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Course: Statistics and probability>Unit 9

Lesson 6: Binomial mean and standard deviation formulas

Bernoulli distribution mean and variance formulas

Sal continues on from the previous video to derive the mean and variance formulas for the Bernoulli distribution. Created by Sal Khan.

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• If 0 & 1 are taken as arbitrary, why can't we take -1 & 1 instead. That will result into a completely different set of formula ?
• Let's say we were using 0 & 1 with p = 0.6, then 1-p = 0.4.
In this case u = p = 0.6.
The distance from 0.6 to 0 is 0.6. u is at 0.6 which is 60% away from 0.

Now let's say we were using -1 & 1 with p = 0.6 and 1-p = 0.4.
In this case, u = (1-p)*-1 + p*1 = 2p - 1 = 2*0.6 - 1 = 0.2.
The distance from -1 to 0.2 is |-1 - 0.2| = 1.2. The total distance from -1 to 1 is 2.
Note that 1.2/2 = 0.6, meaning that your u still lies 60% away from -1.
• How do we know which variable should be 0 and which should be 1. In the .4 and .6 example, if we set .6 as 0 and .4 as 1, the mean would be .4 rather than .6. How do we select which becomes 0 and which becomes 1?
• There's a problem with using Sal's simplified form for Variance: sigma^2 = p(1 - p). It doesn't take into account loss of degrees of freedom when calculating sample standard deviation s^2.

In the next video for example, if you used the p(1 - p) formula to calculate s^2 you would get 24.51/100 = 0.2451 rather than the correct answer of 24.51/99 = 0.2476 as is shown in the video. Does this mean that the simplified formula should only be used when calculating POPULATION mean and not SAMPLE mean?
• No, the formula µ=p and σ² = p(1 - p) are exact derivations for the Bernoulli distribution. And similarly when we get to the Binomial distribution and see µ=np and σ² = np(1 - p), these are exact for the Binomial distribution.

In practice, if we're going to make much use of these values, we will be doing an approximation of some sort anyway (e.g., assuming something follows a Normal distribution), so whether or not we're dividing by n or n-1, and what might be proper, isn't really a concern here.
• We are calculating mu = (1-p)*0 + p*1. Thats simplifies to p.

Why didn't we calculate mu = p*0 + (1-p)*1, which equates to 1-p?

I am assuming that those 0 and 1 which we are multiplying with are purely arbitrary.
• You could calculate mu with either equation. It depends what the probability (p) is standing for. When Sal calculated mu, p was the probability of a 1. In you 2nd equation you are using p as the probability of a 0.
So if we use the values that Sal used in the previous video.
(Probability of a 1 = ps = 0.6 and probability of a 0 = pf = 0.4) then...
mu = (1-ps)*0 + ps*1 = (1-.6)*0 + .6*1 = 0.6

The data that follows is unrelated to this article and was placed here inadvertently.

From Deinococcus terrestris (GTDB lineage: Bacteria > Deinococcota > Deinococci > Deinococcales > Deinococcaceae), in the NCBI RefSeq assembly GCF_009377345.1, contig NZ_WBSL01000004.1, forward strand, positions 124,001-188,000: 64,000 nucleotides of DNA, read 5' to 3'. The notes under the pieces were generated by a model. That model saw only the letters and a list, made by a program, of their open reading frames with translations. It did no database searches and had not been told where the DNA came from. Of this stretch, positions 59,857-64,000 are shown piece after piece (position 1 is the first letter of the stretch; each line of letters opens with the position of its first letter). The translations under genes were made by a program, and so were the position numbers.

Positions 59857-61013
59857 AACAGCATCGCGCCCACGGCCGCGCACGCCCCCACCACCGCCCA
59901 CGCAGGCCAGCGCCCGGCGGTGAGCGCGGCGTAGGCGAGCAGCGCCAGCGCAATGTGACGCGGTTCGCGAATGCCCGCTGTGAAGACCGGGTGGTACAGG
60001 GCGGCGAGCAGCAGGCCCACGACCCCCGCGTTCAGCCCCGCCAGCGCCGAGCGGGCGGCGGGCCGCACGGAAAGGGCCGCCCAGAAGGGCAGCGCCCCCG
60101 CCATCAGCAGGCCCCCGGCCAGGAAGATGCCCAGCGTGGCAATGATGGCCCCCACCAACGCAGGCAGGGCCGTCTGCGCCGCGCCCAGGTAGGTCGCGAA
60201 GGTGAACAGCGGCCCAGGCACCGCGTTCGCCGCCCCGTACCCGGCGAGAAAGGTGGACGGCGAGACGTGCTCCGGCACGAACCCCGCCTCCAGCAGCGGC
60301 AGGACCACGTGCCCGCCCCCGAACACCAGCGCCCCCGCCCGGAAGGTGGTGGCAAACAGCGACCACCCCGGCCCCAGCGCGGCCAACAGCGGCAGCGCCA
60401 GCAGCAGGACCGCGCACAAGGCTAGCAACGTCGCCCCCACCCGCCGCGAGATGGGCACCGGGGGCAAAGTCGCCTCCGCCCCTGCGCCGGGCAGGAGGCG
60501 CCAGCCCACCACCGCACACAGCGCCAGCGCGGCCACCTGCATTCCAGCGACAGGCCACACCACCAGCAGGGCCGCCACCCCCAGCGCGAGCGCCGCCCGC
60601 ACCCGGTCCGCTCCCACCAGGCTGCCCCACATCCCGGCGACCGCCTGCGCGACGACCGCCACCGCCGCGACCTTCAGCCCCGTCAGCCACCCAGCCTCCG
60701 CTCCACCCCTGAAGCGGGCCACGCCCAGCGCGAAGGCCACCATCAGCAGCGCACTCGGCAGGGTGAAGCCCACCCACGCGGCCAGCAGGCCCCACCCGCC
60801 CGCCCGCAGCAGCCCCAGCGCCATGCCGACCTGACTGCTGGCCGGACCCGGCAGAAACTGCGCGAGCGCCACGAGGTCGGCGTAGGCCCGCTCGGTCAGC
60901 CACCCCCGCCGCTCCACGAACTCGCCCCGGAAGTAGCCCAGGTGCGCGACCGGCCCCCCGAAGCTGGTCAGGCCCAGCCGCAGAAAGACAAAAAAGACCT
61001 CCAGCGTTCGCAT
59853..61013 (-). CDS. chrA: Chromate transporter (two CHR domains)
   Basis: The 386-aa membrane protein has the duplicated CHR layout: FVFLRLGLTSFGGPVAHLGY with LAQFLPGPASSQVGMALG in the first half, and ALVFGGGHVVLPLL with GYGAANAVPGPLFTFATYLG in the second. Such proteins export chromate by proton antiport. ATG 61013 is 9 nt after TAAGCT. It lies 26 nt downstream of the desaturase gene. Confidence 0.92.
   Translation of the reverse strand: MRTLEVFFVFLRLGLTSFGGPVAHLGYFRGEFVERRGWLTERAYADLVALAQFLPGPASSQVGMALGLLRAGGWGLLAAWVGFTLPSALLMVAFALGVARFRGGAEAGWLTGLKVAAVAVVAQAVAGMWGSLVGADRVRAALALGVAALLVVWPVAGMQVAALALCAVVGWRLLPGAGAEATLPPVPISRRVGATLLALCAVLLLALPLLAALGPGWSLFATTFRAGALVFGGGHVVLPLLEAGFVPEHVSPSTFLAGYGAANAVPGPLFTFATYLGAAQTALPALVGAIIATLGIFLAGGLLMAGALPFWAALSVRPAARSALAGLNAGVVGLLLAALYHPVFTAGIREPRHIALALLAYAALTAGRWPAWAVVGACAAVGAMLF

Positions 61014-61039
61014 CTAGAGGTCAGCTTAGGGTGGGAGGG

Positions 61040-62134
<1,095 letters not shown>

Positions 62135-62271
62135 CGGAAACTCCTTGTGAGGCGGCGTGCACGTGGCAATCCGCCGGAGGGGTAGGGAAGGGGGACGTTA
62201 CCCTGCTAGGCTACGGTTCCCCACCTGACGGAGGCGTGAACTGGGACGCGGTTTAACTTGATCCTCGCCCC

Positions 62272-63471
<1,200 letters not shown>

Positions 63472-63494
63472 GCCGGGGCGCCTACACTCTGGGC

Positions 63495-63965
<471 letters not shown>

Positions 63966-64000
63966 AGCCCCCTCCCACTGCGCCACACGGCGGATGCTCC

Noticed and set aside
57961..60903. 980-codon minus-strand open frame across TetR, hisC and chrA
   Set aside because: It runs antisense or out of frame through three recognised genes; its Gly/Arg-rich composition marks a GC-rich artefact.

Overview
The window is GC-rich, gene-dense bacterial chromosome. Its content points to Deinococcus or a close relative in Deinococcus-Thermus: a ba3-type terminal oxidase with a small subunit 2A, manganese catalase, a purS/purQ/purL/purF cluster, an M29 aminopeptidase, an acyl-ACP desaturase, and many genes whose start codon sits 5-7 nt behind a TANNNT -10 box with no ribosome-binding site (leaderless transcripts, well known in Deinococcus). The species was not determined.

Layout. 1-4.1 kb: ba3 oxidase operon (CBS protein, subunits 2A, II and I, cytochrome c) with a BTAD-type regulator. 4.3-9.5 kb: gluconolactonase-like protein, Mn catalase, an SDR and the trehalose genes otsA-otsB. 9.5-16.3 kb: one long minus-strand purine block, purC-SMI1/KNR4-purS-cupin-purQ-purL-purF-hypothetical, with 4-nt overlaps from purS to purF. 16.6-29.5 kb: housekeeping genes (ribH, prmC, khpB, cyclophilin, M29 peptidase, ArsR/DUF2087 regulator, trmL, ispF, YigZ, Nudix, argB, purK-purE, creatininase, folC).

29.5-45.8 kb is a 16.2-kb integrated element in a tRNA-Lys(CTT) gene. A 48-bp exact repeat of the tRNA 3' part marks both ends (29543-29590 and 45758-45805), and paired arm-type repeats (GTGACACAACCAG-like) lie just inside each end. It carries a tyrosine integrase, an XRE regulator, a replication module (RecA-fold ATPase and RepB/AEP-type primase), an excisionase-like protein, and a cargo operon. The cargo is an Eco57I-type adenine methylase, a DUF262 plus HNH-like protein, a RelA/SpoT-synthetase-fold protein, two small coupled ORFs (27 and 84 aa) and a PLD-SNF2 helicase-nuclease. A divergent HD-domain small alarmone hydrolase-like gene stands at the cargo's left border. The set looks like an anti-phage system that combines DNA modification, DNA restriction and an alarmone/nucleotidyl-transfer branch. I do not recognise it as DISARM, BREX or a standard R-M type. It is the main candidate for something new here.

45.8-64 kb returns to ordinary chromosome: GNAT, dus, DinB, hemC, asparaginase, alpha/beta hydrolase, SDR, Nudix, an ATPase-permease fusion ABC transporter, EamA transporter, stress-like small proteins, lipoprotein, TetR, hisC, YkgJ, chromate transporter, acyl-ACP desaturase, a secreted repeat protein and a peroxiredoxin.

mu = pf*0 + (1-pf)*1 = .4*0 + (1-0.4)*1 = 0.6
• how come when finding the mean you do not have to have the whole equation over 2. Don't you have to divide by the number of terms?
• From what I could get, I think it is because the outcomes are not actual numbers, they're not strictly numerical, so we can't add them and then divide by the number of observations. For example, when fliping a coin 5 times, the outcome could be "HHTTT", so these aren't numbers we can add and then divide by 5, but we can explain it using percentage, for example, if we consider tails (T) a successful outcome, then we could say that we had 60% of successes (3/5=0.6). Actually, if you analyse what a percentage is (number of something divided by the total), we can realize that dividing by the total is the same as dividing by the number of terms. :)

If it was random numbers, for example, "10, 3, 7, 2, 4", then it would be okay to find the mean ( (10+3+7+2+4)/5 ). In the case of "HHTTT", it seems logic to explain it using percentage
(1 vote)
• at I don't understand, why does he write expected value as m rather than E(X). Is it the same thing or not?
• he wrote mu, it just looked liked M
• in tossing a biased coin once where the head is twice as likely to occur as the tail, let x be the number of heads. find the moment generating function of x hence the mean and variance of x
• how do you know which one to define as 0 and which one to define as 1?
• The choice of which outcome to define as 0 and which as 1 is arbitrary and depends on how you define success and failure in your problem context. In the context of the Bernoulli distribution, one outcome is typically defined as the "success" (which could be an event occurring, a favorable outcome, etc.), and the other as "failure" (which could be the absence of the event, an unfavorable outcome, etc.). It's important to be consistent in your definitions and interpretations throughout your analysis.
(1 vote)
• Im assuming that the mean is always the highest value of the two probabilities. (If I labeled p as 0.40 and 0.60 as p-1, the mean will be p-1)
So technically, its not that the mean is p, the mean is the highest values which in this example happens to be p.
Someone please correct me if im wrong.
(1 vote)
• The mean for Bernoulli distribution is p, and it depends on what are you measuring with this p, not on what is the highest value. In Bernoulli distribution you want to measure probability of some "success" (it can be anything: heads on coin flips, 6-s on dice rolls and so on), and you define probability of this "success" as p, and so logically the probability of "failure" is 1-p. This probability p can be very small, but mean (your measure of central tendency of successes) will still be equal to p. I hope this can help!